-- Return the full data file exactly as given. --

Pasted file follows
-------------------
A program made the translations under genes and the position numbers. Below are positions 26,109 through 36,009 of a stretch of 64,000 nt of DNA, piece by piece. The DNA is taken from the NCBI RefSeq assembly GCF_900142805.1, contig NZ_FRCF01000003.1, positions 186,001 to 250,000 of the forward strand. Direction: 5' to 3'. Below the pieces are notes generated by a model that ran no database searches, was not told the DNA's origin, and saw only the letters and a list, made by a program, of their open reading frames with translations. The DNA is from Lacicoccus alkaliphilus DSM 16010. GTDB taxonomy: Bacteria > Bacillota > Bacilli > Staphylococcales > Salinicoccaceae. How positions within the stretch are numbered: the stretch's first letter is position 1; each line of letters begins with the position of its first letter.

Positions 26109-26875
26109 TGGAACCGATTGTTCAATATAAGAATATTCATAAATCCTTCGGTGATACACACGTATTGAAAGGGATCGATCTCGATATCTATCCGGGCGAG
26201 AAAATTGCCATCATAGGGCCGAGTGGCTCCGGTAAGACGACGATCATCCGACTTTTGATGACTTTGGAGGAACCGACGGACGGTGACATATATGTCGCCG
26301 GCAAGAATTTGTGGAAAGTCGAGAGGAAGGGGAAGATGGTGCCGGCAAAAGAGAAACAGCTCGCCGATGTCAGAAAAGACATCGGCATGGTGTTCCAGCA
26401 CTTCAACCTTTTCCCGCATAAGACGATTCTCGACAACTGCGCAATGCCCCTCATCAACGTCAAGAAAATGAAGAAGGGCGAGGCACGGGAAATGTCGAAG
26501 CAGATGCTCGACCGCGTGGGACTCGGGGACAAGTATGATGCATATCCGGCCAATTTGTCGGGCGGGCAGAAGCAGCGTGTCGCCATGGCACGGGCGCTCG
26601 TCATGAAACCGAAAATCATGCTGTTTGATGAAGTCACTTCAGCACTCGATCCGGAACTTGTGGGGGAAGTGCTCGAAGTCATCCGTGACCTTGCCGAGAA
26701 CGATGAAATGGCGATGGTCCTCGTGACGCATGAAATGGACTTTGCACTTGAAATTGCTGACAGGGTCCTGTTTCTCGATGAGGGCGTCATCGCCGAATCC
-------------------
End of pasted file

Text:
A program made the translations under genes and the position numbers. Below are positions 26,109 through 36,009 of a stretch of 64,000 nt of DNA, piece by piece. The DNA is taken from the NCBI RefSeq assembly GCF_900142805.1, contig NZ_FRCF01000003.1, positions 186,001 to 250,000 of the forward strand. Direction: 5' to 3'. Below the pieces are notes generated by a model that ran no database searches, was not told the DNA's origin, and saw only the letters and a list, made by a program, of their open reading frames with translations. The DNA is from Lacicoccus alkaliphilus DSM 16010. GTDB taxonomy: Bacteria > Bacillota > Bacilli > Staphylococcales > Salinicoccaceae. How positions within the stretch are numbered: the stretch's first letter is position 1; each line of letters begins with the position of its first letter.

Positions 26109-26875
26109 TGGAACCGATTGTTCAATATAAGAATATTCATAAATCCTTCGGTGATACACACGTATTGAAAGGGATCGATCTCGATATCTATCCGGGCGAG
26201 AAAATTGCCATCATAGGGCCGAGTGGCTCCGGTAAGACGACGATCATCCGACTTTTGATGACTTTGGAGGAACCGACGGACGGTGACATATATGTCGCCG
26301 GCAAGAATTTGTGGAAAGTCGAGAGGAAGGGGAAGATGGTGCCGGCAAAAGAGAAACAGCTCGCCGATGTCAGAAAAGACATCGGCATGGTGTTCCAGCA
26401 CTTCAACCTTTTCCCGCATAAGACGATTCTCGACAACTGCGCAATGCCCCTCATCAACGTCAAGAAAATGAAGAAGGGCGAGGCACGGGAAATGTCGAAG
26501 CAGATGCTCGACCGCGTGGGACTCGGGGACAAGTATGATGCATATCCGGCCAATTTGTCGGGCGGGCAGAAGCAGCGTGTCGCCATGGCACGGGCGCTCG
26601 TCATGAAACCGAAAATCATGCTGTTTGATGAAGTCACTTCAGCACTCGATCCGGAACTTGTGGGGGAAGTGCTCGAAGTCATCCGTGACCTTGCCGAGAA
26701 CGATGAAATGGCGATGGTCCTCGTGACGCATGAAATGGACTTTGCACTTGAAATTGCTGACAGGGTCCTGTTTCTCGATGAGGGCGTCATCGCCGAATCC